This article is free to access.
Background: Clustered, regularly interspaced, short palindromic repeats (CRISPR) and CRISPR-associated proteins (Cas) have recently opened a new avenue for gene therapy. Cas9 nuclease guided by a single-guide RNA (sgRNA) has been extensively used for genome editing. Currently, three Cas9 orthologs have been adapted for in vivo genome engineering applications: Streptococcus pyogenes Cas9 (SpyCas9), Staphylococcus aureus Cas9 (SauCas9), and Campylobacter jejuni (CjeCas9). However, additional in vivo editing platforms are needed, in part to enable a greater range of sequences to be accessed via viral vectors, especially those in which Cas9 and sgRNA are combined into a single vector genome. Results: Here, we present in vivo editing using Neisseria meningitidis Cas9 (NmeCas9). NmeCas9 is compact, edits with high accuracy, and possesses a distinct protospacer adjacent motif (PAM), making it an excellent candidate for safe gene therapy applications. We find that NmeCas9 can be used to target the Pcsk9 and Hpd genes in mice. Using tail-vein hydrodynamic-based delivery of NmeCas9 plasmid to target the Hpd gene, we successfully reprogram the tyrosine degradation pathway in Hereditary Tyrosinemia Type I mice. More importantly, we deliver NmeCas9 with its sgRNA in a single recombinant adeno-associated vector (rAAV) to target Pcsk9, resulting in lower cholesterol levels in mice. This all-in-one vector yielded > 35% gene modification after two weeks of vector administration, with minimal off-target cleavage in vivo. Conclusions: Our findings indicate that NmeCas9 can enable the editing of disease-causing loci in vivo, expanding the targeting scope of RNA-guided nucleases.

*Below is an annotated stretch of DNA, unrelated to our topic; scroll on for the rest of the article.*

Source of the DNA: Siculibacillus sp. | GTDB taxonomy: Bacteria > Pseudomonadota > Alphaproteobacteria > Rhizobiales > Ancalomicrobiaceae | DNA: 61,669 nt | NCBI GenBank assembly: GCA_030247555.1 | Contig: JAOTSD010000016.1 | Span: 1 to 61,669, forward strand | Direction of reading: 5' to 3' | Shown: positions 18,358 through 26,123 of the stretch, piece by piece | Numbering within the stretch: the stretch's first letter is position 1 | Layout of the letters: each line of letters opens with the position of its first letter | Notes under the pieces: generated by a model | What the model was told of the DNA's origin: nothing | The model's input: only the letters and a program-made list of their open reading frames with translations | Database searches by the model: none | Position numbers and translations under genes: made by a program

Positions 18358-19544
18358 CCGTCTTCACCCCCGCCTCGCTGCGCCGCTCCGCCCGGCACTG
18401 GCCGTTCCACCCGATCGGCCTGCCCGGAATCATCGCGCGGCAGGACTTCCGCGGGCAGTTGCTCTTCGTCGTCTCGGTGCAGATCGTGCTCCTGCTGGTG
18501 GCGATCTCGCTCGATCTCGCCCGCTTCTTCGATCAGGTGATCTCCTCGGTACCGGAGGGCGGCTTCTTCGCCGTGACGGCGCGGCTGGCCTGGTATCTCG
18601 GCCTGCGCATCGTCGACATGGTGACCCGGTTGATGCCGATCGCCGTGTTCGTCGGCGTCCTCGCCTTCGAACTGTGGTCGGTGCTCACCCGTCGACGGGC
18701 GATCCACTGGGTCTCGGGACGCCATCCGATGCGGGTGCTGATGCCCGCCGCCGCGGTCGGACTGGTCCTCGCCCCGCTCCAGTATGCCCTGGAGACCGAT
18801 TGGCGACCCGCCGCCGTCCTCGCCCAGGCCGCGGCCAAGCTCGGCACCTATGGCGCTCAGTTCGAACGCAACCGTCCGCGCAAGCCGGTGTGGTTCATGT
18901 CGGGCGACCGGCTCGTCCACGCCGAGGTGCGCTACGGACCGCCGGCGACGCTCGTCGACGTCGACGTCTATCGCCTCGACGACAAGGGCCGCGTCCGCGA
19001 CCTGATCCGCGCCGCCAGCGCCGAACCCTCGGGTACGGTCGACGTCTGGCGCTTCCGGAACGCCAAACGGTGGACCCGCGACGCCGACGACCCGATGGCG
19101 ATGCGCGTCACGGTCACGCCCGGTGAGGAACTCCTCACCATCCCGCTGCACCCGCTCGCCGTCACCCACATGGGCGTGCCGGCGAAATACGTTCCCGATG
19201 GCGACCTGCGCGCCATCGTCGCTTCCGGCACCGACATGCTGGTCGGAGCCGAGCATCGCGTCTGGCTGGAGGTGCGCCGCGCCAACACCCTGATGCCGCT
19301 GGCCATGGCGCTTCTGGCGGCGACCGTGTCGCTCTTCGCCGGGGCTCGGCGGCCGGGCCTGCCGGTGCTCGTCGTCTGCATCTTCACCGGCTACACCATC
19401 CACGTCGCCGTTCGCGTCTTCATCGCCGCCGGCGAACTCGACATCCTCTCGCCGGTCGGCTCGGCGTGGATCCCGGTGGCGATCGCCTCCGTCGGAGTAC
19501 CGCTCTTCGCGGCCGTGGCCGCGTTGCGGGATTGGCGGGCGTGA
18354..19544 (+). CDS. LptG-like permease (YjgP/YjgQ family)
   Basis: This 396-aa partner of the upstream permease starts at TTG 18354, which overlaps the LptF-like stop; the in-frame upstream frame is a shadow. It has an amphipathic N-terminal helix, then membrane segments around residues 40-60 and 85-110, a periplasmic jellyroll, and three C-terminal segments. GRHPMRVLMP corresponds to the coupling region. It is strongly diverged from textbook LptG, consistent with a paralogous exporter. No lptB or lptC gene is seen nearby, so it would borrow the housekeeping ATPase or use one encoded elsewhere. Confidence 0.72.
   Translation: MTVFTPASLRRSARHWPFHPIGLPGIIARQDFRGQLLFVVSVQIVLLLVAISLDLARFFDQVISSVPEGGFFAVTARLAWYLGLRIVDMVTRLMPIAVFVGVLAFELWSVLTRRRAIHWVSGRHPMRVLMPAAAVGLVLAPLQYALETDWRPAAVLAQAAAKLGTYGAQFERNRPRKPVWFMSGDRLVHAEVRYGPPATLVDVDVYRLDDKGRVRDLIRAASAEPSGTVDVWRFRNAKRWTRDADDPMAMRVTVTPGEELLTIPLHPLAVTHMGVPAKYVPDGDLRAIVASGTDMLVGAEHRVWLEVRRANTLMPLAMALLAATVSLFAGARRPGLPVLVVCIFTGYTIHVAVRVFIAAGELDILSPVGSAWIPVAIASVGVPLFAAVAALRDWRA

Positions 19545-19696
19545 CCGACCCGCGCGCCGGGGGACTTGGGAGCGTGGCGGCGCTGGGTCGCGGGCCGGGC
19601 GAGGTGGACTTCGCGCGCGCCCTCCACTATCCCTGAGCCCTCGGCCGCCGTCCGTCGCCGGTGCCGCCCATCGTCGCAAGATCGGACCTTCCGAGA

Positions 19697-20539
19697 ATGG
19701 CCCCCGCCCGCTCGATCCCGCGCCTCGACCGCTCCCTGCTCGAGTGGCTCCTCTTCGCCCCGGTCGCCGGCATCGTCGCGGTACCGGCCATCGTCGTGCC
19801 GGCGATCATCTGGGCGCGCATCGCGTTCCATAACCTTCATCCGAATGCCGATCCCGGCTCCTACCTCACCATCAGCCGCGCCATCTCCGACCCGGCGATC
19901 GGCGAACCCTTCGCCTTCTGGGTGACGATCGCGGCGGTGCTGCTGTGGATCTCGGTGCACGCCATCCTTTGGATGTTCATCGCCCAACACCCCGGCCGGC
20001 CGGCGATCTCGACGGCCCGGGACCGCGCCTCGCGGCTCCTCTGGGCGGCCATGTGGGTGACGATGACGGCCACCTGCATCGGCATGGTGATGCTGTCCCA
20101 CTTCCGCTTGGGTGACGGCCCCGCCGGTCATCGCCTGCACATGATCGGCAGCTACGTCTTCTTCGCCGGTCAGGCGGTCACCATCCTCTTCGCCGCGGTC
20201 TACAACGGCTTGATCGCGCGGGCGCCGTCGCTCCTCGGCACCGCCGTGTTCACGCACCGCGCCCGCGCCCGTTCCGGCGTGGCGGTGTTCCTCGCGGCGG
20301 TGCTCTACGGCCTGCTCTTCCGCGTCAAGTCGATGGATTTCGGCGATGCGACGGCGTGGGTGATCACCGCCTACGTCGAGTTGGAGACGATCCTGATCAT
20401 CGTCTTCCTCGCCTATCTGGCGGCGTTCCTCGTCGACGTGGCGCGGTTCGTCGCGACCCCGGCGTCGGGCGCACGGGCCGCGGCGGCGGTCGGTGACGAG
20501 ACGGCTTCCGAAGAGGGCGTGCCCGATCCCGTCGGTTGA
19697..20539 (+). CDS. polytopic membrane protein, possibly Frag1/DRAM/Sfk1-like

Ibraheim, R., Song, C. Q., Mir, A., Amrani, N., Xue, W., & Sontheimer, E. J. (2018). All-in-one adeno-associated virus delivery and genome editing by Neisseria meningitidis Cas9 in vivo. Genome Biology, 19(1). https://doi.org/10.1186/s13059-018-1515-0